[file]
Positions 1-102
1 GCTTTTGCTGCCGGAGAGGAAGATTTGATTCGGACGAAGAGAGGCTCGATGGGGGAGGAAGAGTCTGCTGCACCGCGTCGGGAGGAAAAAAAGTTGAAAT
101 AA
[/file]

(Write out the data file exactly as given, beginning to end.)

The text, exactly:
Positions 1-102
1 GCTTTTGCTGCCGGAGAGGAAGATTTGATTCGGACGAAGAGAGGCTCGATGGGGGAGGAAGAGTCTGCTGCACCGCGTCGGGAGGAAAAAAAGTTGAAAT
101 AA